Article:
Baurlein, Mark, 2008. The Dumbest Generation: How the Digital Age Stupefies Young Americans and Jeopardizes Our Future. New York: Penguin, 234. This book is about the intellectual life of youth and how the impact of technology is dulling minds. I downloaded this pdf and plan to read it more closely, later. Basically, it is a report about the intellectual life, or lack thereof, of young people and a lengthy warning about the impact of their behavior on American culture.

Bullard, Robert and Glenn Johnson, Environmental Justice: Grassroot Activism and Its Impact on Public Policy Decision Making, Journal of Social Issues, Vol. 56, No.3, 2000, 555-578. This is a lengthy essay. It was assigned reading; it defines environmental justice, p. 558; it shares that the EPA is mandated to enforce the nation’s environmental laws; it lists the general characteristics of the Environmental Justice Framework; it shares that environmental racism is one form of environmental injustice; it speaks to the impetus for change; hence the title, grassroots. It shares numerous court cases, such as Mothers of East Los Angeles, El Sereno Neighborhood Action Committee, El Sereno Organizing Committee, et al v. California Transportation Commission, et al. challenges the extension of a above ground freeway through a mostly Latino neighborhood while most of the freeway in El Sereno (white area) will be below ground; hence they would not have to deal with the noise, air and visual pollution that state agencies had said they’d address. Dumping in Dixie, a book that Bullard wrote is also summarized in this document. Three and ½ pages of references are provided.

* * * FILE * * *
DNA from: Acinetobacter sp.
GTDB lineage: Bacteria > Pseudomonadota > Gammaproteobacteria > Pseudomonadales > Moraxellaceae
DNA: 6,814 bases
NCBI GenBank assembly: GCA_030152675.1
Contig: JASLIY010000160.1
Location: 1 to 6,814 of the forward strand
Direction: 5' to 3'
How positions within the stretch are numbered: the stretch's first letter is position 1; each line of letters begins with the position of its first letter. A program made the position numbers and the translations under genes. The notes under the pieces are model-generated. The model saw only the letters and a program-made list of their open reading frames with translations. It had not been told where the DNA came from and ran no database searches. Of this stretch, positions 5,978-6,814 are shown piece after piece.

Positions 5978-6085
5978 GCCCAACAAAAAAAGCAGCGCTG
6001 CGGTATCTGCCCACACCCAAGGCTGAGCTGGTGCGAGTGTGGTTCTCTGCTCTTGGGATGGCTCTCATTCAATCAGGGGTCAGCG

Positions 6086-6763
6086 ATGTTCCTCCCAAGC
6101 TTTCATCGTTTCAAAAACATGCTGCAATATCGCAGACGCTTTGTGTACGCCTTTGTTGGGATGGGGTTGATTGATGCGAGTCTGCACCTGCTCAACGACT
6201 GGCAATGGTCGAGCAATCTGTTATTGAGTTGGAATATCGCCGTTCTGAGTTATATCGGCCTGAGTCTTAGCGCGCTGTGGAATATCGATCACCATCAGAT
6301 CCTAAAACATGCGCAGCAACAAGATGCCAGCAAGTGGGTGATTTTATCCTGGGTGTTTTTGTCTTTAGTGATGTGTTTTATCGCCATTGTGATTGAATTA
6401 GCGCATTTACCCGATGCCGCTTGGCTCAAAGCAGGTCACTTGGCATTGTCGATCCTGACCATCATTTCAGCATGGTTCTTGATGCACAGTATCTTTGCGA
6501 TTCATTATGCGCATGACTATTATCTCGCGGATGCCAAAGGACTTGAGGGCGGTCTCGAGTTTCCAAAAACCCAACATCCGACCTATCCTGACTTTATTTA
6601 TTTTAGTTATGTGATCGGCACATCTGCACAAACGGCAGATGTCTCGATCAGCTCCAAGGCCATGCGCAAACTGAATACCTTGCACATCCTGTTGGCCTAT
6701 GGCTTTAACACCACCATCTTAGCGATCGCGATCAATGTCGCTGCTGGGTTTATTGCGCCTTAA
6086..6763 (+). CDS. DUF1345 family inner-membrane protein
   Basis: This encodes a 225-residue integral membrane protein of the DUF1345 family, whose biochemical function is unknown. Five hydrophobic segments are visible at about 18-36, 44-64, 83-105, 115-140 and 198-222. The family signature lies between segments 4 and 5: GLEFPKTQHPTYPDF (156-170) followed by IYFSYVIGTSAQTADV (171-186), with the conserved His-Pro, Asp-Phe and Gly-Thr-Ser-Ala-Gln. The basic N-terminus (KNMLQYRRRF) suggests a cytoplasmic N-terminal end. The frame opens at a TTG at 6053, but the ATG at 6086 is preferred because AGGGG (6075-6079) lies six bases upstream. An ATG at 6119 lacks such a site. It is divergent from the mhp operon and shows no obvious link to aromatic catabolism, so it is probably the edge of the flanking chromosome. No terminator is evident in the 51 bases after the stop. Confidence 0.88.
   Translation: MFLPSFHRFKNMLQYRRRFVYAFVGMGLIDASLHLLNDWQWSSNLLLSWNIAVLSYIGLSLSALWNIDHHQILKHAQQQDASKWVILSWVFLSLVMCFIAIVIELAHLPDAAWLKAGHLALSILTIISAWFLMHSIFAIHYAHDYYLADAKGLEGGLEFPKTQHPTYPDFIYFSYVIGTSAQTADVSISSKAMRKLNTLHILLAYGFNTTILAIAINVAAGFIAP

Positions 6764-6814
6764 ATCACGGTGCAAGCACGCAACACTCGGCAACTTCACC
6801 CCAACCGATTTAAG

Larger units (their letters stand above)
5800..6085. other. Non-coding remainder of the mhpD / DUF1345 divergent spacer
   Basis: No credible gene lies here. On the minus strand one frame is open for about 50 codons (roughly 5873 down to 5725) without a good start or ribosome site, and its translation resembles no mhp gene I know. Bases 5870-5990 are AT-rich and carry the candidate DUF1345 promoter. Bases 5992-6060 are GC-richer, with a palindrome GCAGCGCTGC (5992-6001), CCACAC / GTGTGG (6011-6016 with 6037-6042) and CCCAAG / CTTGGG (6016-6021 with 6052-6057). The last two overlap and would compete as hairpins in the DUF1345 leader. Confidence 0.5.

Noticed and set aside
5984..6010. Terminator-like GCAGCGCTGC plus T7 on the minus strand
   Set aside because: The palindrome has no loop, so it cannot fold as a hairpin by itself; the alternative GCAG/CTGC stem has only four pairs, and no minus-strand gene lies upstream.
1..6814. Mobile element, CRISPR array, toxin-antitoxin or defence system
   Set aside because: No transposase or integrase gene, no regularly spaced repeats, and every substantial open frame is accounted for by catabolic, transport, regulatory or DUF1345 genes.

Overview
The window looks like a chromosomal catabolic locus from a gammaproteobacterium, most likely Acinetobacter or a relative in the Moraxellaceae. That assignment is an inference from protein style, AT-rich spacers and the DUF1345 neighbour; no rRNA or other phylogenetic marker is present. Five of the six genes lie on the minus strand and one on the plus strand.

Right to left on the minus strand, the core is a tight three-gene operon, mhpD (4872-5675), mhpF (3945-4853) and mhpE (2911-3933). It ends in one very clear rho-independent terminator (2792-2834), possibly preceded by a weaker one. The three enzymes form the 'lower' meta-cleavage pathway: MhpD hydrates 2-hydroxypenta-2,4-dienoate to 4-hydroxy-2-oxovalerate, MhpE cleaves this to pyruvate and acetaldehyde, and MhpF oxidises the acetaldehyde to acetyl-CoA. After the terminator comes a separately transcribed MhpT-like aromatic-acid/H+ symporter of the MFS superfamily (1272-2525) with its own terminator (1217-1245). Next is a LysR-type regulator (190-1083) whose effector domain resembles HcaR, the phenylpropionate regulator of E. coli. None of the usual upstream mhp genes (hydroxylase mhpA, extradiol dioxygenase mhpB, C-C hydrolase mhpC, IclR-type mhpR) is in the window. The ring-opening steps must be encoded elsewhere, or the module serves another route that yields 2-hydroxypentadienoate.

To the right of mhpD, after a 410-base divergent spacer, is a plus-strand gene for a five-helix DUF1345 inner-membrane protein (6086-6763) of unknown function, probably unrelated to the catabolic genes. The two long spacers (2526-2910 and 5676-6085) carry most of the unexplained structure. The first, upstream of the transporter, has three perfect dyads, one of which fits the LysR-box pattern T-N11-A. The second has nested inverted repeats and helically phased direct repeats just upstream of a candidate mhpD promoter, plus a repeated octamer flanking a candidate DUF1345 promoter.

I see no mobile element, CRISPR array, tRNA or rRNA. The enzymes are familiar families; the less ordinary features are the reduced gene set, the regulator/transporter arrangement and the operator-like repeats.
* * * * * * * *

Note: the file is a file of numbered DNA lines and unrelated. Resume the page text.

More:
Cobb, Jelani and David Remnick, Editors, The Matter of Black Lives: Writing from the New Yorker, HarperCollins, New York, 2021, 99-103. An essay about Donald’s Trump’s divisive rhetoric. 106-118, 247-263. This is an 828-page anthology of New Yorker’s writing: stories, essays, memoir, etc. on race in America. It includes essays originally published in the New Yorker, with date of publications; writers include: James Baldwin, Toni Morrison, Jamaica Kincaid, Henry Louis Gates, Jelani Cobbs, Te-Nehisi Coates, and Elizabeth Alexander. It is edited by Jelani Cobb, a historian and professor of journalism at Columbia University, and David Remnick, editor at the New Yorker since 1993. He has written Pulitzer Prize winning books.